Business leaders have written to Congress to complain about a new law restricting the use of Chinese IT systems by US government agencies

Criticism for law blocking Chinese IT systems in US

The US-China Business Council has criticised a new law discouraging US government agencies from buying IT systems from China.

Congress, reflecting growing US concern over Chinese cyber-attacks, tucked a new review process for US government technology purchases into a funding bill signed last month by President Barack Obama.

The measure requires NASA, the Justice and Commerce departments and the National Science Foundation to get approval from law enforcement officials when buying new IT systems, with a particular focus on whether the systems are "produced, manufactured or assembled by one or more entities that are owned, directed or subsidized" by China.

"The national security of the United States is critical, but it must not be used as a means of protectionism," John Frisbie, the business group's president, said in a letter urging leaders in the Senate and the House of Representatives to block similar measures in the future.

"Product security is a function of how a product is made, used, and maintained, rather than by whom or where it is made. Imposing a country-specific risk assessment creates a false sense of security if the goal is to improve our nation's cyber-security," Frisbie said.

Chinese officials have urged the United States to repeal the law, which they said uses Internet security as an excuse to take discriminatory steps against Chinese firms.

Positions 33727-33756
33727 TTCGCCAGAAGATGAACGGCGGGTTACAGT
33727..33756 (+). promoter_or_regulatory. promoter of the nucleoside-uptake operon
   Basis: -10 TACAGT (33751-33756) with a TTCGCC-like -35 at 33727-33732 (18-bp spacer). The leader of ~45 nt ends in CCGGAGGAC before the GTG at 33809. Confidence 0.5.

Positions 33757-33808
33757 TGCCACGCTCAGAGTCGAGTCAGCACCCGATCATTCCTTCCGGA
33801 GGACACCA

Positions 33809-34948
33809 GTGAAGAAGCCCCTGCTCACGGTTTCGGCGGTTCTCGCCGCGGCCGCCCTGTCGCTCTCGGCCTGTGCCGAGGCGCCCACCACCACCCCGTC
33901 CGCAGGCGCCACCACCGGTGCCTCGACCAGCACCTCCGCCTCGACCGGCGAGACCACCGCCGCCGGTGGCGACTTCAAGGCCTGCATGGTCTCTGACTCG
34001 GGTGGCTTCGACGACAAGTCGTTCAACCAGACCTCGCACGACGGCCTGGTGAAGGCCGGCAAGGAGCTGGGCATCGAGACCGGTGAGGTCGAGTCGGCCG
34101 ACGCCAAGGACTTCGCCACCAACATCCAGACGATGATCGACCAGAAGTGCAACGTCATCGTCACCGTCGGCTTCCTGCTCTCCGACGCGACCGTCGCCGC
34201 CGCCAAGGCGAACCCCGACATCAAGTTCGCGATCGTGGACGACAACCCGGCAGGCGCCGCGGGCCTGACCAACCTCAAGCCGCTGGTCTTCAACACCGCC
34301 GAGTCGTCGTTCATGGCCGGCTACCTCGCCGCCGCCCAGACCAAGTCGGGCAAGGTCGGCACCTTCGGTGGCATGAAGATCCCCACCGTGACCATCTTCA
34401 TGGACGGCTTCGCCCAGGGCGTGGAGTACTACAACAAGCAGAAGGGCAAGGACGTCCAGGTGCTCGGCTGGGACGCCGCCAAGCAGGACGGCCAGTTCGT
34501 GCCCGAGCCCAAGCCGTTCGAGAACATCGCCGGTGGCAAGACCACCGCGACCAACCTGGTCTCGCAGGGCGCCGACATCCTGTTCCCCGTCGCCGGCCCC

Fearing Chinese retaliation and copycat legislation in other countries that could harm US interests, the Information Technology Industry Association, Business Software Alliance and other business groups also wrote to congressional leaders on Friday to urge reconsideration of the new law.

"Given the expedited manner in which this provision was enacted, we ask the Congress to review the security implications and competitive impact of this requirement, and consider a more constructive approach to this issue," they said.

The new provision also could inadvertently impede the US government's ability to use the latest cutting-edge technology to protect itself, the groups argued.

"The requirement to assess every IT product purchase, absent any triggering threshold, will likely slow the federal acquisition process and put impacted federal agencies behind the security innovation curve," they said.

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